CRI and color temperature question

thebarefooter

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Hello. I am trying to find an explanation on the relationship between light color and CRI or more simply how lights can have the same color but different CRI's. For example how can a Malkoff m61n have a color of 4000k and a CRI of 95 but the neutral wildcat at 4000k has a CRI of 90, and the neutral hound dog in 4000k has a CRI of 80. I've tried to find an explanation online but have been unable to. Can anyone share another thread where I'm sure this has been discussed to help explain?
 

LEDphile

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CRI and CCT (color temperature) are independent measurements, although CRI is only meaningful if the light color is close enough to some shade of "white" that the color also has a CCT defined.

CCT describes a specific (range for the) color point. CRI describes how closely the light renders colors relative to a specific reference source (typically, a blackbody radiator for low CCTs and daylight for high CCTs).

In practice, CCT describes the color, and CRI describes the specific spectrum used to create that color - note that you can generate light with a CCT of 3000K in many ways, from mixing red, green, and blue monochromatic sources (CRI in the 30s), to heating a block of tungsten to 3000 Kelvin (CRI right around 100), to combining one or more phosphor colors with a blue LED (CRI options from around 65 up through over 95). This also means that two sources with the same color (same CCT and tint) but different CRIs will look the same on a white wall but look different when illuminating colored objects.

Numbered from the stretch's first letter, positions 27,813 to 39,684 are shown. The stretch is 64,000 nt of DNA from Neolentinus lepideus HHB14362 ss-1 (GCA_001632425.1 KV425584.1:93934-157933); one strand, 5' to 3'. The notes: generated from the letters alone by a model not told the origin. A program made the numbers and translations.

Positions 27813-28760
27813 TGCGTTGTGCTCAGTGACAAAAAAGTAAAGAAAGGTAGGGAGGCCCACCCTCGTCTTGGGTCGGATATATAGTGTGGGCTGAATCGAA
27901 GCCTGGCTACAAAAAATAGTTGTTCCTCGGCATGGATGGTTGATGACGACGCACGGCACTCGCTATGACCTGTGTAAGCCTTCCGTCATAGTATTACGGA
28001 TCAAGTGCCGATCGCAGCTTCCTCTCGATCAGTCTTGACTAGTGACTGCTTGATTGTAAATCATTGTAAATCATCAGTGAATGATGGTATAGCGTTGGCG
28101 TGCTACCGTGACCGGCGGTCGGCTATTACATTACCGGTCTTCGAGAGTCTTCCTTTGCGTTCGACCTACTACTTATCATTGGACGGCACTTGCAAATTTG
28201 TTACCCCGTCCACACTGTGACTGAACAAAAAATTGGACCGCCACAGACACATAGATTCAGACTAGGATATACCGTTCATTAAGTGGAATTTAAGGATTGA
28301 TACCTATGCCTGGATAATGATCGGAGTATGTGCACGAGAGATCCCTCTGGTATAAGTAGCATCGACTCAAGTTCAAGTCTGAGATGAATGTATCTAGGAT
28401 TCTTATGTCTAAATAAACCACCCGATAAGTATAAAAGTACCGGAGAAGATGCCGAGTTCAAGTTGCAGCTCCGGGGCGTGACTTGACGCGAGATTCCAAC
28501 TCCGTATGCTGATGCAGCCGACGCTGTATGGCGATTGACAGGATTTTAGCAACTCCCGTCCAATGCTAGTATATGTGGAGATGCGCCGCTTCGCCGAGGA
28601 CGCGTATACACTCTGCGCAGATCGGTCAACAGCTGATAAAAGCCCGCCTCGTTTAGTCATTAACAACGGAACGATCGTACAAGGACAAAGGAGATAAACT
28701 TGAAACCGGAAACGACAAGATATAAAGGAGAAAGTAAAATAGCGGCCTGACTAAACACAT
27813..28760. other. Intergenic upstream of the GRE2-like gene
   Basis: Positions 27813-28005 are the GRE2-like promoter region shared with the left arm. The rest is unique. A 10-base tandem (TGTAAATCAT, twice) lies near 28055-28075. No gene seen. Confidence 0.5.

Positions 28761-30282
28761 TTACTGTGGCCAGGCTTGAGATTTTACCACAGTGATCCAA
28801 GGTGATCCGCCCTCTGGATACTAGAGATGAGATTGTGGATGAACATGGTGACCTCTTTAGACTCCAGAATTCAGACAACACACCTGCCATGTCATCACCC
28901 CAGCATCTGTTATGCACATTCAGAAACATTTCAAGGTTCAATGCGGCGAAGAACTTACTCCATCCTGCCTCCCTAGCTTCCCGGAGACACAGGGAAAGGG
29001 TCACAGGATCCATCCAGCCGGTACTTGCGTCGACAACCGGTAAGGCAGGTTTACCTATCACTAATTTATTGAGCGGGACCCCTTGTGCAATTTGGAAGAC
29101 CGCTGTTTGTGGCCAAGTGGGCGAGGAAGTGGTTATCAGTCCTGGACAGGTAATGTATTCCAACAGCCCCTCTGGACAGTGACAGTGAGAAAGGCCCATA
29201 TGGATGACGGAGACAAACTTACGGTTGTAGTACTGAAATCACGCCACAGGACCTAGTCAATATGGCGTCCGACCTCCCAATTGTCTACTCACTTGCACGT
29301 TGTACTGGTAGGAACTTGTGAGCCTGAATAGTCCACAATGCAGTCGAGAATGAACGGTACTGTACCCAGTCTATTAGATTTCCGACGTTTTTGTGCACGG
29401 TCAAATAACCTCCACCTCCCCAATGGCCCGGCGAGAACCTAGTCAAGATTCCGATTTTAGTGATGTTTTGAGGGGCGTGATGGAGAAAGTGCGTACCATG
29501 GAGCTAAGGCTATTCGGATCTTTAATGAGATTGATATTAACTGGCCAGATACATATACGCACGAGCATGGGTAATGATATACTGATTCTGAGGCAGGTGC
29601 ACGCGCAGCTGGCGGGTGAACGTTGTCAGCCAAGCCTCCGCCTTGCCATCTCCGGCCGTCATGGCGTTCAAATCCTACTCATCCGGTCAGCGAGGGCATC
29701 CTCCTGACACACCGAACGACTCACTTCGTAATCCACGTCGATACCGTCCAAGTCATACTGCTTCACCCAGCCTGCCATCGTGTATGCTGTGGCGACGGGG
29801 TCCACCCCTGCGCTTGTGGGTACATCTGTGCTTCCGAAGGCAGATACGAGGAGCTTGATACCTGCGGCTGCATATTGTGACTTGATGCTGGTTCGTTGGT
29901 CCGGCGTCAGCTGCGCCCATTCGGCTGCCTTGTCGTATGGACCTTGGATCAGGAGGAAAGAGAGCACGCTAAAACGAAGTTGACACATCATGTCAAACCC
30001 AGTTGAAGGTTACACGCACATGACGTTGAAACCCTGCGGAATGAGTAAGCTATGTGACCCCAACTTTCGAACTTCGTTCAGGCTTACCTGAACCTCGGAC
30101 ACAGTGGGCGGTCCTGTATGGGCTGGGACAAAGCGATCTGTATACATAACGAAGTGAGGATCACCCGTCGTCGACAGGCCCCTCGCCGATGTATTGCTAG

bykfixer

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CRI is an indicator of how acurate the color of an object appears to a computer when a light shines on it. Some say "as we see it".

With LED's there is a mixture of things to create a given tint appearance. But that "recipe" mixture that produces a given tint can create the appearance of more acurate color rendering or not. So there could be several "recipe's" that produce the same tint appearance but place more bias towards what the computer says is acurate or is not acurate by adding extra red or green etc while still appearing pretty close in tint to what those other recipes produce.

Example a light with a 4000 kelvin tint and CRI of 80 shone on say, a brown trash can may cause the "shade" of brown to appear somewhat lighter or darker or even make it appear more gray than brown. Where a light with the same tint but CRI of 95 would in theory cause the trash can to appear more closely acurate as compared to what you see in daylight.

The bias is subtle. It may cast a wee bit more orange than the others that also fit into the 4000k space, or more pink but still be deemed 4000kelvin. Example I know of is a 4500k Nichia 219B adds more red where the 219C adds yellow. Both are deemed 4500k but when aimed side by side at a white object appear different, but when aimed at your dog out in the back yard at night appear pretty much the same. Start tweaking the recipe to achieve that and CRI acuracy can be increased somewhat.